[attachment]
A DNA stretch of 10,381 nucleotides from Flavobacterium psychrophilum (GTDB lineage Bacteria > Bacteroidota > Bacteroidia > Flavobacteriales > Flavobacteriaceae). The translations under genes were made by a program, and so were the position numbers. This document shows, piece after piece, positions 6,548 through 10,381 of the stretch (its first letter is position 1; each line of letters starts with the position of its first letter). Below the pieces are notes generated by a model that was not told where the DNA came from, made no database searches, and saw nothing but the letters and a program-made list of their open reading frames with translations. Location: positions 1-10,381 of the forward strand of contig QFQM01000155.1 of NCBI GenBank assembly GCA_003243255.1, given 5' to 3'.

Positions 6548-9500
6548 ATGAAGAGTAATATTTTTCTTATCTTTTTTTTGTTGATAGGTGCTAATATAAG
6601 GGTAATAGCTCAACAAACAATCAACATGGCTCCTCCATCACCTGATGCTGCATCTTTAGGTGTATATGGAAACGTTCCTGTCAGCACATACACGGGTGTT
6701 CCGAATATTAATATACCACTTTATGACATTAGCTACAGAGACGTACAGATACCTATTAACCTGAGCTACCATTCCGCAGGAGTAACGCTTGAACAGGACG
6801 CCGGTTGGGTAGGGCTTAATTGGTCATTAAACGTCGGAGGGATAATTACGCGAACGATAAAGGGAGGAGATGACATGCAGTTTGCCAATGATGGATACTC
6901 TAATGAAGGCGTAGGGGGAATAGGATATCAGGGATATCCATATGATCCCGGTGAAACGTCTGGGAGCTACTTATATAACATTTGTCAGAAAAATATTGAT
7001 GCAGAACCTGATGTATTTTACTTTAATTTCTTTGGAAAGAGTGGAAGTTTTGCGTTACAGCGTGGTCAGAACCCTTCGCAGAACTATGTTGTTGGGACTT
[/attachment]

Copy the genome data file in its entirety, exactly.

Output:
A DNA stretch of 10,381 nucleotides from Flavobacterium psychrophilum (GTDB lineage Bacteria > Bacteroidota > Bacteroidia > Flavobacteriales > Flavobacteriaceae). The translations under genes were made by a program, and so were the position numbers. This document shows, piece after piece, positions 6,548 through 10,381 of the stretch (its first letter is position 1; each line of letters starts with the position of its first letter). Below the pieces are notes generated by a model that was not told where the DNA came from, made no database searches, and saw nothing but the letters and a program-made list of their open reading frames with translations. Location: positions 1-10,381 of the forward strand of contig QFQM01000155.1 of NCBI GenBank assembly GCA_003243255.1, given 5' to 3'.

Positions 6548-9500
6548 ATGAAGAGTAATATTTTTCTTATCTTTTTTTTGTTGATAGGTGCTAATATAAG
6601 GGTAATAGCTCAACAAACAATCAACATGGCTCCTCCATCACCTGATGCTGCATCTTTAGGTGTATATGGAAACGTTCCTGTCAGCACATACACGGGTGTT
6701 CCGAATATTAATATACCACTTTATGACATTAGCTACAGAGACGTACAGATACCTATTAACCTGAGCTACCATTCCGCAGGAGTAACGCTTGAACAGGACG
6801 CCGGTTGGGTAGGGCTTAATTGGTCATTAAACGTCGGAGGGATAATTACGCGAACGATAAAGGGAGGAGATGACATGCAGTTTGCCAATGATGGATACTC
6901 TAATGAAGGCGTAGGGGGAATAGGATATCAGGGATATCCATATGATCCCGGTGAAACGTCTGGGAGCTACTTATATAACATTTGTCAGAAAAATATTGAT
7001 GCAGAACCTGATGTATTTTACTTTAATTTCTTTGGAAAGAGTGGAAGTTTTGCGTTACAGCGTGGTCAGAACCCTTCGCAGAACTATGTTGTTGGGACTT